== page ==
E. E. Kono practices old master techniques in the traditional mediums of silver-point drawing and egg tempera painting.
Tempera paintings are treasured for their unique luster, jewel-like colors, and linear qualities. Each color used in the paintings is created on the palette by combining natural powdered pigments and organic egg yolk binder. The paint is applied to traditional gesso panels in a process that requires hundreds of semi-transparent brushstrokes layered one on top of another. The nature of the technique means that most egg tempera artists work in relatively small scale. It can take several weeks to complete each piece.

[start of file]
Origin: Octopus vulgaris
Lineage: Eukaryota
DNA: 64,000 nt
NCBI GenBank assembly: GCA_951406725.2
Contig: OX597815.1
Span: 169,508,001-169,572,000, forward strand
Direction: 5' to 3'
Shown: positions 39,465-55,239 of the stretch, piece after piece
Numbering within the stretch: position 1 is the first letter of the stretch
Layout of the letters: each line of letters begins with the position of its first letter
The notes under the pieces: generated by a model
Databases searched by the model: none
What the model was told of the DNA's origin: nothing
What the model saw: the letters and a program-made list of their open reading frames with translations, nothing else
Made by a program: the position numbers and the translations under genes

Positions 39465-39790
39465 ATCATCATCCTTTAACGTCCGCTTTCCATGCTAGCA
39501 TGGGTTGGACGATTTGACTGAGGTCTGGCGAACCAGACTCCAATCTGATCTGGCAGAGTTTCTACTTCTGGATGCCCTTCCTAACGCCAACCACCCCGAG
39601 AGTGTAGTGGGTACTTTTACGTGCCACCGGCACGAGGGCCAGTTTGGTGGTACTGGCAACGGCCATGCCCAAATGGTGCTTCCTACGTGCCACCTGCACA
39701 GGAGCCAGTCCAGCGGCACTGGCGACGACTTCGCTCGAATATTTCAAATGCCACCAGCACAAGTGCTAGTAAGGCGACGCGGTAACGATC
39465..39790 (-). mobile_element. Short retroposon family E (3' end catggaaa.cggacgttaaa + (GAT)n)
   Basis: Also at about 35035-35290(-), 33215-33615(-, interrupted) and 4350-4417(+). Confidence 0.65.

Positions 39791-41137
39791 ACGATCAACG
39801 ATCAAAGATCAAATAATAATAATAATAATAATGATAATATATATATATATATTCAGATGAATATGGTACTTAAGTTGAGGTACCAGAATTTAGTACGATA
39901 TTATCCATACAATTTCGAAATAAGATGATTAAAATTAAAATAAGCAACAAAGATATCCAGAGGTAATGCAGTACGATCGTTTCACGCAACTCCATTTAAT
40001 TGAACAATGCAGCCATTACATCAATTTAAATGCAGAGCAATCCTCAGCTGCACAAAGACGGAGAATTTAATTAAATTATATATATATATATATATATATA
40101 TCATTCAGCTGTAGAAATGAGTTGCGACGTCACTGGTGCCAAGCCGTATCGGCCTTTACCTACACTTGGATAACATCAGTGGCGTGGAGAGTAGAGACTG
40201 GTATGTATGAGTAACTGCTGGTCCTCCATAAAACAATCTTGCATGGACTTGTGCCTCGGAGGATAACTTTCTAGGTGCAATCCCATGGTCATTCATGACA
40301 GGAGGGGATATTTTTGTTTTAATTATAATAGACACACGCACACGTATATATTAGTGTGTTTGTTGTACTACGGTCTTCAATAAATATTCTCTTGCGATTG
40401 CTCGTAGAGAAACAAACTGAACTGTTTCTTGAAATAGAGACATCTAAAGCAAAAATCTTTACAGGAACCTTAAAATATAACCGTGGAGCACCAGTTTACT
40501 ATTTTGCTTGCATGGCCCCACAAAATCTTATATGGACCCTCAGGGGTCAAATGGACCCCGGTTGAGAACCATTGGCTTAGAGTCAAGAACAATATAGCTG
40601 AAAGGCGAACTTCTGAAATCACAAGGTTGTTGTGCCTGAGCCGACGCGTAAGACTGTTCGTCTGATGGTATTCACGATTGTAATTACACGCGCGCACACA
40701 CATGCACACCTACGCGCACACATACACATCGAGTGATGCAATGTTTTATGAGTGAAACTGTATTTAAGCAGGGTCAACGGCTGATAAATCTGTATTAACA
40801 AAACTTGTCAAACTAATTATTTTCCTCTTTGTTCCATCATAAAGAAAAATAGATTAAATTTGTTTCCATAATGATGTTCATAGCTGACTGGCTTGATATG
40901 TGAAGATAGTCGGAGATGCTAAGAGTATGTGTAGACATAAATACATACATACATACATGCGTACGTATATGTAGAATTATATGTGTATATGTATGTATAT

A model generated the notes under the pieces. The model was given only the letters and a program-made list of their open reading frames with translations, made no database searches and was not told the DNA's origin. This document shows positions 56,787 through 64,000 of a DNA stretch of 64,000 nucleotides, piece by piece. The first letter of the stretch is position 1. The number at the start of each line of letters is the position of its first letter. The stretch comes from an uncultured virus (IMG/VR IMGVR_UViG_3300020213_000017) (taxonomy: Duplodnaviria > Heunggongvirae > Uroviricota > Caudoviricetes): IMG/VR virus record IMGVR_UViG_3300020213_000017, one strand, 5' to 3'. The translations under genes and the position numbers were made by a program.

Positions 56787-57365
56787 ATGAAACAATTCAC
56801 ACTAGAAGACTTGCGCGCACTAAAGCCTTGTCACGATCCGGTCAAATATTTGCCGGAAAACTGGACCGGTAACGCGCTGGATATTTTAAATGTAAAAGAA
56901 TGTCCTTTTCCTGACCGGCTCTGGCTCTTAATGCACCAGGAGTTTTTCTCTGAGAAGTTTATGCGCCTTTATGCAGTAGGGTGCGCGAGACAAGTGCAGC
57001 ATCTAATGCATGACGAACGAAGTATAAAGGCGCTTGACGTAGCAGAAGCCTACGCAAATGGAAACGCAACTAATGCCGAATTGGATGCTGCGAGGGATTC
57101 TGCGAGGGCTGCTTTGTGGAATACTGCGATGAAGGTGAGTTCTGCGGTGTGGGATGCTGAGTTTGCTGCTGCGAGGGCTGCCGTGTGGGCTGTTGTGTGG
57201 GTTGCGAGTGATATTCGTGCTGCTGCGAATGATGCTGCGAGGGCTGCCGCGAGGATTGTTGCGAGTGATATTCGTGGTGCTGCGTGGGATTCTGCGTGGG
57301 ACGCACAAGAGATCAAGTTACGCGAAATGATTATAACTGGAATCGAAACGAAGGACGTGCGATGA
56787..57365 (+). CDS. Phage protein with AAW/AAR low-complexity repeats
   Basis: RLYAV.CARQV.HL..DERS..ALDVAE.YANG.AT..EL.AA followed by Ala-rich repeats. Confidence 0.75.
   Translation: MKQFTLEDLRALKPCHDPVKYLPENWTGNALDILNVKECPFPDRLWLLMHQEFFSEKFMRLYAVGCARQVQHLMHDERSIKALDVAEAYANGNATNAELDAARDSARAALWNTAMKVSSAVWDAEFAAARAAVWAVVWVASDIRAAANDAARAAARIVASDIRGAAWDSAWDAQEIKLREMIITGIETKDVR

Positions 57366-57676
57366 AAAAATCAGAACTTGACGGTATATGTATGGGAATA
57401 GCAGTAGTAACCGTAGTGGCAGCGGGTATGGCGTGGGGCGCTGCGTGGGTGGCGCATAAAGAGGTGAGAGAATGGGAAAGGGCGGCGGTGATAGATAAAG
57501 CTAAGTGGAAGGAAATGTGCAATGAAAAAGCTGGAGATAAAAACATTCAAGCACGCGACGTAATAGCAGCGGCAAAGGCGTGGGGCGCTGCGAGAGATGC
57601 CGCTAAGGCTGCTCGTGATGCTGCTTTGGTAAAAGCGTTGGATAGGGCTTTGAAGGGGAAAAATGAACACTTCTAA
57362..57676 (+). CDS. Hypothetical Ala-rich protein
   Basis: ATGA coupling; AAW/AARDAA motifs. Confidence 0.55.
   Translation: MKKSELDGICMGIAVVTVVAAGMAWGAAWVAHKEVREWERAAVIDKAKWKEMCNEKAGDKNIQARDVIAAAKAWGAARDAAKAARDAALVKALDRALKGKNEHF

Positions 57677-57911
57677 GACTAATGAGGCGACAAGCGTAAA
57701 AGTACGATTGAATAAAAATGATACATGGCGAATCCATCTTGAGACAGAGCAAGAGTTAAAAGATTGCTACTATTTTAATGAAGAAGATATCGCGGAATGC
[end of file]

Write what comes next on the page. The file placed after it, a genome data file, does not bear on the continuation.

Egg tempera has been used throughout history and across cultures to create art that portrays the sacred. The meditative process of its application and purity of color gives the medium a spiritual quality that was prized until the high renaissance when Europe changed its focus to the corporal; a subject best rendered in oil. In the modern era the ethereal aspects of egg tempera fell from favor, and the medium all but disappeared in western art.
Egg tempera has been slowly reemerging in North America with painters such as Benton, Tooker, French, Arnold, and contemporary artists, Safranak, Bergt, Deirdre Sullivan-Beeman and Kono’s teacher, Koo Schadler